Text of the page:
Alabama A&M’s Ruben Studdard
The former offensive tackle dropped football to focus on music
The second season of American Idol premiered Jan. 21, 2003. That’s when the show’s zillions of fans were blessed with the smooth voice of R&B and gospel singer Ruben Studdard. Studdard’s vocals are a little bit Teddy Pendergrass, a bit Marvin Gaye, some Luther Vandross and even a bit Lionel Richie. His performances were a weekly reminder that there was a time when love conquered all in musical expression. America agreed and the big win led the Alabama native to stardom. Nicknamed the Velvet Teddy Bear, his fashion choices back then were suits — or his shirts bearing the 205 Birmingham area code. Now it’s 13 years later and Studdard has released six albums. But before all that? He was a student at Huntsville’s Alabama A&M University. He attended on a football scholarship — he was an offensive tackle on the field – but nothing could take him away from singing. Here he looks back:
I attended Alabama A&M from 1996 until the fall of 1999. The majority of my family members on my mother’s side attended Alabama A&M. It wasn’t my first choice, it’s where I [got] my athletic scholarship. [But] it was the best thing for me. I love A&M, and I built my own friendships there, so I wouldn’t change it for the world. At that time, we had an area on campus called ‘The Block.’ It’s not open now, because they don’t want people driving on The Block. But it’s where the Student Center was. It’s where the main cafeteria was. It’s where all the fraternity stones and sorority stones were. The energy was always exciting. Especially during the fall. Football and basketball season, there’s always something to do, a game to go to, a party to be had. It was always fun.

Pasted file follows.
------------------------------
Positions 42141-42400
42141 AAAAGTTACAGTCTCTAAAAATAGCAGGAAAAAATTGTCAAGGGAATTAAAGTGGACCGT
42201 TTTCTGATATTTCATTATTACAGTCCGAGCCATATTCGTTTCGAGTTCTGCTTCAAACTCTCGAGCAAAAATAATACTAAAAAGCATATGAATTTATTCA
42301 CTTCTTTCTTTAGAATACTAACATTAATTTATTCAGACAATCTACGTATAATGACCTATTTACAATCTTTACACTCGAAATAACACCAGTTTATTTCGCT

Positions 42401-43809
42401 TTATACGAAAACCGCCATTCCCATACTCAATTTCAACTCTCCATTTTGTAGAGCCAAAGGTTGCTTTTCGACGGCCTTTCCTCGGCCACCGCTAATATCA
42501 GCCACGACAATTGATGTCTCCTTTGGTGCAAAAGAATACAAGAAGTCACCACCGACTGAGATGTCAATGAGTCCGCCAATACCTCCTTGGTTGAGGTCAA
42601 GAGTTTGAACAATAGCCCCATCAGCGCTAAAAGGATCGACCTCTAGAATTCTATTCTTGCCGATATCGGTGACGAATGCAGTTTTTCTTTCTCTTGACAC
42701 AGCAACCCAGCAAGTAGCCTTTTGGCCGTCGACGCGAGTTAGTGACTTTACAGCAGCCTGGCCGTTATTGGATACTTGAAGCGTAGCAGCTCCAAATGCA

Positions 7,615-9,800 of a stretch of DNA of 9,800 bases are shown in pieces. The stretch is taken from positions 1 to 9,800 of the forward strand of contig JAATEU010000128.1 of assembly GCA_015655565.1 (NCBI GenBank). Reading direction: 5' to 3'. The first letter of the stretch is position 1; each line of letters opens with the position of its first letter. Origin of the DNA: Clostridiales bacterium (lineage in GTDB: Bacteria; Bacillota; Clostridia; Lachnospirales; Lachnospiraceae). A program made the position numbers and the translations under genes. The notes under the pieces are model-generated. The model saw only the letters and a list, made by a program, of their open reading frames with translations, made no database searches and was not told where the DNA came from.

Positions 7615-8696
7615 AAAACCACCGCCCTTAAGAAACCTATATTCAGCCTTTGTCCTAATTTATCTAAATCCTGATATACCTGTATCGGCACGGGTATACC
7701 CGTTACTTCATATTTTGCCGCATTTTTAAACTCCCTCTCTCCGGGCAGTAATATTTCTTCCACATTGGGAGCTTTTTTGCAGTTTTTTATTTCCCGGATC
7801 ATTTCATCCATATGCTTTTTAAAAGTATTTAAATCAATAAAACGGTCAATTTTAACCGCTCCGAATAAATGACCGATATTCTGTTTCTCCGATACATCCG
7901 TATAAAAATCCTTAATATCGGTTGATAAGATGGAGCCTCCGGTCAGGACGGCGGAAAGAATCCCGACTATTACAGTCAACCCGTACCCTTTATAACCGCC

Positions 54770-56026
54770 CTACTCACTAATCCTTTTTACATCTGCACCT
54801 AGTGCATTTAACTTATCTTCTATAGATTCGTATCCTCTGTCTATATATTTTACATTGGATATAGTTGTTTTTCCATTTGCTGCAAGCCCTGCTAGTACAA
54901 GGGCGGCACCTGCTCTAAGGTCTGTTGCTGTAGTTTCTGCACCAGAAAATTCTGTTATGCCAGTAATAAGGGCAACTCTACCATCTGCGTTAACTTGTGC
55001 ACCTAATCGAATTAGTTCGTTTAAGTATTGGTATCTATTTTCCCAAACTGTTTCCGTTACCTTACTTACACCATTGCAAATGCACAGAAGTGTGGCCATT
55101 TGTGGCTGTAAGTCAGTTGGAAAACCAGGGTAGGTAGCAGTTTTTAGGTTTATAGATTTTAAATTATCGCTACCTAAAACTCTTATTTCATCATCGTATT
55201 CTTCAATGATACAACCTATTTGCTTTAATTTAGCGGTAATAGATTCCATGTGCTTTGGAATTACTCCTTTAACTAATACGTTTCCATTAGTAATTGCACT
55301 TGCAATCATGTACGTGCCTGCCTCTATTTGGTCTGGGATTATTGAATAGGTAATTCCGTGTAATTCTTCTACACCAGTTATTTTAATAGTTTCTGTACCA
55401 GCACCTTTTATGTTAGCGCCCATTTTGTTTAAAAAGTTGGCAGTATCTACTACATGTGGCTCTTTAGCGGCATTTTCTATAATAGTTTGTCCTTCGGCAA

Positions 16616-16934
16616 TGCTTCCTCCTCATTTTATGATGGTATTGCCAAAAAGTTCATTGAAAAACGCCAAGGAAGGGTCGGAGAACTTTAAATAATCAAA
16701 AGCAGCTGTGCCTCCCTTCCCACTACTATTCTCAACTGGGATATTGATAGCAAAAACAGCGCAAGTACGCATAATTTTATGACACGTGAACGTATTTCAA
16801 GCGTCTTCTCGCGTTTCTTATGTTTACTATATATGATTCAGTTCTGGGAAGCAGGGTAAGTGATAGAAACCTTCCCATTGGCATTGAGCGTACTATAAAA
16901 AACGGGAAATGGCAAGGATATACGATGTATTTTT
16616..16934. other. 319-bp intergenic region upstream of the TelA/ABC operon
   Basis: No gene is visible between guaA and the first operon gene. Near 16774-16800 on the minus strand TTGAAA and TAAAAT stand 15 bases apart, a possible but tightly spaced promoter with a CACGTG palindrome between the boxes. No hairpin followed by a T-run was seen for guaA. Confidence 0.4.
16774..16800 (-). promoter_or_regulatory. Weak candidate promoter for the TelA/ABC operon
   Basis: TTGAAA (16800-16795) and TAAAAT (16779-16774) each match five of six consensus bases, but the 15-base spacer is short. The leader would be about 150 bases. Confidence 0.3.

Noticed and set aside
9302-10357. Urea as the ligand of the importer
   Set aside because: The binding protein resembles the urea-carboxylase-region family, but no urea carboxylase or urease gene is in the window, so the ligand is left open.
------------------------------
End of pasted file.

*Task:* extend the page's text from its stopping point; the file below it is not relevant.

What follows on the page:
I went on football scholarship, but what made me choose Alabama A&M over the other schools that were recruiting me was my experience at a basketball game. It was against … Tuskegee. The energy in the gym was so electric. I signed my letter of intent that night after the basketball game. We always looked forward to when Tuskegee would come to town. Football, of course, is king in the South. Everybody always gathers around during football season. Not just for the football team. HBCUs [historically black colleges and universities] are known for the energy around the band program, so everybody is always looking forward to seeing what’s going to happen at halftime. I only played my [football] freshman year — but I was a music major. I was having difficulty juggling the responsibilities of being a music education major and also playing football. I had to pick one, and music won.
The style on campus was more preppy than anything. We wore a lot of polos and khakis and loafers and stuff. That’s pretty much how everybody dressed if they were from Alabama. The good thing about going to school, or going off to college, is that you get an opportunity to meet people from all over the country and even the world. We have a lot of international students. A lot of our soccer players were from Africa and Jamaica and different places. A lot of our track people were from different countries. We definitely had a lot of different cultures represented at A&M. I pledged a music fraternity. It’s called Phi Mu Alpha [Sinfonia]. I pledged Phi Mu Alpha in the spring of ’97.
I received a really quality education. I learned so much from the professors and my music instructors that I use to this day. I’m really thankful for my experience, and all of the love and care that they took to make sure we would be the best we could be. My best memories are the simplest ones. Being in the dorm rooms playing cards. Going out. We used to have a dance called a Dusk to Dawn dance every year, and going to that was always fun. I remember Southern University came to A&M in ’98 for our homecoming, and how much fun we had at the game. We still talk about that to this day.
The last homecoming I attended was three years ago. I never miss our big game every year, which is the Magic City Classic. I do everything I can to be off on the weekend of the Classic. It’s really like we have two homecomings every year. A secret about the school not widely known is that W.C. Handy was our band director at one time.
We all loved our cafeteria. It was great. I don’t know if it’s that good now, but we weren’t missing any meals there. Things are different now on college campuses. They have Burger King and McDonald’s and stuff inside the cafeteria now. It isn’t the same anymore. They have a lot more options than we had, but we enjoyed it.